@kristopherm3 I agree with your last two sentences. Craig's era has been an interesting experiment in psychoanalysing Fleming's hero and as it is now finished, I'd rather have a return also. I felt we needed it after Spectre, and, while as I've said, I enjoyed NTTD despite reservations, I do think a more straight forward film is due. I almost yearn for the days of Pierce Brosnan's carefree assignments. Things felt so much simpler then.
As stated previously, post 59. Not that Eon will notice or care, I suppose- the box office is doing just fine.
There will be a gap now and people might think it's the end. So meaning any new film is like any new film without the history of the older films?
I suspect that Michael G. Wilson will quietly retire now or soon, leaving BB as sole or senior producer. This will either speed up or slow down production (I suspect the latter, unfortunately).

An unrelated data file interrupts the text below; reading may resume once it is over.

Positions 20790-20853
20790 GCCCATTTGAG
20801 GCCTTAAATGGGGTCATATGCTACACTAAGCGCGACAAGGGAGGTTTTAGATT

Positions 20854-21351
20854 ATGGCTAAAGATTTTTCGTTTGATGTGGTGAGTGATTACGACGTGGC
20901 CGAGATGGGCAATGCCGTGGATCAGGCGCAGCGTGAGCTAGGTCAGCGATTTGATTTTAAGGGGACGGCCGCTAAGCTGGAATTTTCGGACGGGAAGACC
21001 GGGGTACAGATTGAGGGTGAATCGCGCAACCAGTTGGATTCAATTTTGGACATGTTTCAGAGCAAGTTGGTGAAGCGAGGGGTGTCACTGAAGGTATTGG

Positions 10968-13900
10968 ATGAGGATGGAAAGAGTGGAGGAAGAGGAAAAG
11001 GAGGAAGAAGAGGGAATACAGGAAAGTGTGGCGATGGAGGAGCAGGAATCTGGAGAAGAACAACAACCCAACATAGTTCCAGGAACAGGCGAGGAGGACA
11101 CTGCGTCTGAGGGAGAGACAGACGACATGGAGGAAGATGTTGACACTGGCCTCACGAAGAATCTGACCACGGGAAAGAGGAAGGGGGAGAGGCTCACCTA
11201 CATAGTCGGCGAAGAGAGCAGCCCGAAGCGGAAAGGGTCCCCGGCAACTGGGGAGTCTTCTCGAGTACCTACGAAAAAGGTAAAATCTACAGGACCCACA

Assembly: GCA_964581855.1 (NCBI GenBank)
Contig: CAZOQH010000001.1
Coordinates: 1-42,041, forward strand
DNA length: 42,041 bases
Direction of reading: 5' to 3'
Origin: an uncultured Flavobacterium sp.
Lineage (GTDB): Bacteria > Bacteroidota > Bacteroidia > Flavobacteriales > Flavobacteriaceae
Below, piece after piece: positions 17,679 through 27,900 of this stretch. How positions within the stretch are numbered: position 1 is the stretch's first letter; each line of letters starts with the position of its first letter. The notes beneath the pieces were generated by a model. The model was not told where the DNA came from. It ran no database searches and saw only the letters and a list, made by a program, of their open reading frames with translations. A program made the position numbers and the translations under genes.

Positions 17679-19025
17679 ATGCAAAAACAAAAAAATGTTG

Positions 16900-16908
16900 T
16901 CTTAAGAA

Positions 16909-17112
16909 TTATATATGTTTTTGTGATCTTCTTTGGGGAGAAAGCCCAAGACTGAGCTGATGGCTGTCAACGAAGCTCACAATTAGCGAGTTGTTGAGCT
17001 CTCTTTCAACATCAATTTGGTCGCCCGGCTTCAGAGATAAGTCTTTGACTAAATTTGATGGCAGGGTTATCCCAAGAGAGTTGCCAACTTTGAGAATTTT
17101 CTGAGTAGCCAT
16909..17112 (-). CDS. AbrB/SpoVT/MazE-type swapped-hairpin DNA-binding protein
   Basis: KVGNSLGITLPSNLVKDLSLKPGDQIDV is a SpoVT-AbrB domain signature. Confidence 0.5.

That's really devastating because in some way it means Craig's Bond is supposed to be the classic Bond we grew up with for 40 years ! So if we go further, Tracy should be mentioned, and the use of the OHMSS theme is just a betrayal...
Another e.g. is that there was no Sean Bean voice for "....if we don't do this now, there'll be nothing left to save." !!!
Anyway, still devastated. I need to lie down😪
I hope there will be another version in the Blu-ray with Bond surviving. We know Fukunaga shot three alternate endings...
It's the only means to relieve my pain as a classic Bond fan. I still can't believe they killed my childhood heroe. I'm just devastated like other people here.